Last September, shortly after Apple announced its support for mobile ad blockers in iOS9, Marco Ament, a developer known for being one of the first Tumblr employees, released Peace. The app, a mobile ad blocker, was a huge hit. But Ament pulled it a few days later.
Rebecca Black's not the only one who thinks there's something special about Friday. Two separate pieces of research out this week show that the end of the work week is the best time to get traction on status updates and tweets.
Old Spice, looking to maintain the social media momentum that began with its breakthrough "The man your man can smell like" campaign from 2010, is making the leap from tongue-in-cheek advertising to tongue-in-cheek product releases. The product: A bear-shaped deodorant holder.
Pokémon Go has been a runaway hit but also a huge missed opportunity for marketers. While local mom-and-pops have benefited from foot traffic generated from the game, it took a week or so for its publisher, Niantic, to consider adding "sponsored locations" for larger advertisers.
Every four years, the world's top athletes converge to compete on the world stage. For marketers, this year's Games of the XXXI Olympiad, a.k.a. the Summer Olympics in Rio de Janiero, will find them vying in a media landscape that's very different from the 2012 games in London.
And now for something completely different: Pandas playing on a slide.What better way to celebrate Chengdu Panda Awareness Week than with this video showing said pandas frolicking on a wooden playset? They slide, they hug...as US magazine might say, "Pandas, they're just like us!" Bonus: A crow that enjoys sledding.
A few months ago, rapper 50 Cent made headlines by declaring he was broke. While his statement supplied ready-made jokes for headline writers, it also laid the groundwork for a spot-on yet unlikely endorsement for Hostelworld, a site designed to help young travelers find cheap lodging.
Just a few years ago, B2B marketing meant cold calling. Boiler rooms staffed with young salespeople worked the phones all day using procured lists--an expensive, grueling tactic that netted a low percentage of sales and leads. At the time, it was better than nothing. Now it's a bit anachronistic.
Advanced analytics can help law enforcement officials across jurisdictions assist one another in predicting and preventing criminal activity. In particular, analysts, investigators and detectives can collaborate to share information to help detect threats and identify criminals. Federal money often fuels local law enforcement programs that mine big data and create automated data searches.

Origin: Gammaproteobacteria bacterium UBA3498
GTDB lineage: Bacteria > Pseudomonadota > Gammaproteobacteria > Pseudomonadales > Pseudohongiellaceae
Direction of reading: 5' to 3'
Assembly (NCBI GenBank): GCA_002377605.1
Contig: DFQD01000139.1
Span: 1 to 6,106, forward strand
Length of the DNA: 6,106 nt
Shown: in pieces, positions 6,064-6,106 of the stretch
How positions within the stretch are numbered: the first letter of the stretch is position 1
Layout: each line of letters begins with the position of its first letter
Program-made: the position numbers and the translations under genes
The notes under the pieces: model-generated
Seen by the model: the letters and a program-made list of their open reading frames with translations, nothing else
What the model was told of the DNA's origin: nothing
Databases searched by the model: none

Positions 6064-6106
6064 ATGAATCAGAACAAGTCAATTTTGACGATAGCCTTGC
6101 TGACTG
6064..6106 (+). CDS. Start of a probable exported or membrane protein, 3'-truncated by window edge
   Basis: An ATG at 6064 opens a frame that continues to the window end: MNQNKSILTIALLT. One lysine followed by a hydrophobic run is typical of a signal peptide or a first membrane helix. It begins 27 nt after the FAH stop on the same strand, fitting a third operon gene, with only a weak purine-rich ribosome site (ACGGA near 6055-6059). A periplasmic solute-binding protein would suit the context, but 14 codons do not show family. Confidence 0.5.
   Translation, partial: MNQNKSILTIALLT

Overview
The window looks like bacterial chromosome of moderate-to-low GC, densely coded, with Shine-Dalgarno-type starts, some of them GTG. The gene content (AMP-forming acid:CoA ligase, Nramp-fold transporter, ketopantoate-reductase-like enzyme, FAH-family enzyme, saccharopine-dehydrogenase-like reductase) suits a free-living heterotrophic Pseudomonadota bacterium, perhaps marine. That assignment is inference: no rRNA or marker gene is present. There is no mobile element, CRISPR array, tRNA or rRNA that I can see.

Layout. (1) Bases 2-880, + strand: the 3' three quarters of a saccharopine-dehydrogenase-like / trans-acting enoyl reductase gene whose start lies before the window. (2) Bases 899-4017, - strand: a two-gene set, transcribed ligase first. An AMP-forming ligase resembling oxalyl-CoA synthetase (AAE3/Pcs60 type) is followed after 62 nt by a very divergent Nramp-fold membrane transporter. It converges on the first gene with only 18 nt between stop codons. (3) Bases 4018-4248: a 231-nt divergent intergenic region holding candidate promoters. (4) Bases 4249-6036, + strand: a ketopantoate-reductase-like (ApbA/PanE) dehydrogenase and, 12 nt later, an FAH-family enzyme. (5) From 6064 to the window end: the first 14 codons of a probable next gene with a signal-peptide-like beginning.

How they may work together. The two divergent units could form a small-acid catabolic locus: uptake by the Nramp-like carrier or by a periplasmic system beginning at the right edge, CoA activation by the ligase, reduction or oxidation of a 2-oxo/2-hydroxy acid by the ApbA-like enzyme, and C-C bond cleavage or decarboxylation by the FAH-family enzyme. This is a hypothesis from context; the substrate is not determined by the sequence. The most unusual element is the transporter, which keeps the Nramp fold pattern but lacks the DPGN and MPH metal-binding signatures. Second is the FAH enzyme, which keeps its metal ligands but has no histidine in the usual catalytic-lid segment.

Mobile payment solutions such as in-app purchases and billing have created a multibillion-dollar industry as consumers discover the lure of addictive games that require payments to play at higher levels. As consumers become more comfortable with the technology, analysts expect more money to flow into mobile payment solutions.
Muck Rack makes it simple to find people, tweets, or articles that mention any name, keyword, company, hashtag etc. We've compiled this guide to help you make the most of your search.
Selecting a term
Start searching tweets, articles from media outlets, articles mentioned in tweets, journalists'
names, titles and bios with some suggested searches:
Companies or Topics (e.g. iPhone, Microsoft)
Phrases (e.g. "cloud computing") — use quotes to keep the terms together
Twitter handles (e.g. @username) — returns those who have mentioned or replied to
Names (e.g. David Pogue)
Hashtags (e.g. #sxsw, #london2012)
Bio details (e.g. vegan, Olympics, father)
Muck Rack's Advanced Search allows for many boolean operators.
Find results that mention multiple specified terms, use AND or
+. For example, ensure each result contains both politicians Barack Obama and Mitt Romney by
searching Obama AND Romney or Obama +Romney.
Use the operators OR or , to broaden your search when you'd like either of
multiple terms to appear in results. (This is the default behavior of our search when no operators
are used.) For example, search for democrat OR republican to find results that refer to
Democrats and/or Republicans.
Use NOT or - to subtract results from your search. For
example, searching Disney will yield results about the Walt Disney Company as well as Walt Disney
World Resort. To exclude mentions of Disney World, search for Disney -World or Disney
When using one of these operators with a phrase, enclose it in quotation marks. For example, you can
find results about smartphones excluding Apple's iPhone 4S by searching smartphone -"iPhone
Use parentheses to separate multiple
boolean phrases. For example, to find journalists talking about having fun in Disney World or
Disneyland, search for ("disney world" OR disneyland) AND fun.